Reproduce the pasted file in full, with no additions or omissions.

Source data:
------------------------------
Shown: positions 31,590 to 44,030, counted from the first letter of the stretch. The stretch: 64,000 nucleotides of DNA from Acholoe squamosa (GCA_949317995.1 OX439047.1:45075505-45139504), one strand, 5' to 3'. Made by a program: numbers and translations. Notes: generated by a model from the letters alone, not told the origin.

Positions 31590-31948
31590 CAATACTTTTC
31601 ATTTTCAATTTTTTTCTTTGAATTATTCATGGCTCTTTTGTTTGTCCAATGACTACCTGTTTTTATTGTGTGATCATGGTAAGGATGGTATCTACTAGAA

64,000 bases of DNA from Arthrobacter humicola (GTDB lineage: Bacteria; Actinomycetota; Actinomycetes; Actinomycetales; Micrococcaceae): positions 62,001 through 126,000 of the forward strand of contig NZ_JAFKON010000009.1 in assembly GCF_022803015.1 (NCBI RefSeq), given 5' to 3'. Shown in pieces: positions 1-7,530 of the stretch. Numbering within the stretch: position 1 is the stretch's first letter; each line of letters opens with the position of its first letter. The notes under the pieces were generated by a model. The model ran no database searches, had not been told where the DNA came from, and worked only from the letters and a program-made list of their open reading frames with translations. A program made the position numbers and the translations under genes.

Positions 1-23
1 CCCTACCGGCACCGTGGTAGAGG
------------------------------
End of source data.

Shown: positions 31,590 to 44,030, counted from the first letter of the stretch. The stretch: 64,000 nucleotides of DNA from Acholoe squamosa (GCA_949317995.1 OX439047.1:45075505-45139504), one strand, 5' to 3'. Made by a program: numbers and translations. Notes: generated by a model from the letters alone, not told the origin.

Positions 31590-31948
31590 CAATACTTTTC
31601 ATTTTCAATTTTTTTCTTTGAATTATTCATGGCTCTTTTGTTTGTCCAATGACTACCTGTTTTTATTGTGTGATCATGGTAAGGATGGTATCTACTAGAA

64,000 bases of DNA from Arthrobacter humicola (GTDB lineage: Bacteria; Actinomycetota; Actinomycetes; Actinomycetales; Micrococcaceae): positions 62,001 through 126,000 of the forward strand of contig NZ_JAFKON010000009.1 in assembly GCF_022803015.1 (NCBI RefSeq), given 5' to 3'. Shown in pieces: positions 1-7,530 of the stretch. Numbering within the stretch: position 1 is the stretch's first letter; each line of letters opens with the position of its first letter. The notes under the pieces were generated by a model. The model ran no database searches, had not been told where the DNA came from, and worked only from the letters and a program-made list of their open reading frames with translations. A program made the position numbers and the translations under genes.

Positions 1-23
1 CCCTACCGGCACCGTGGTAGAGG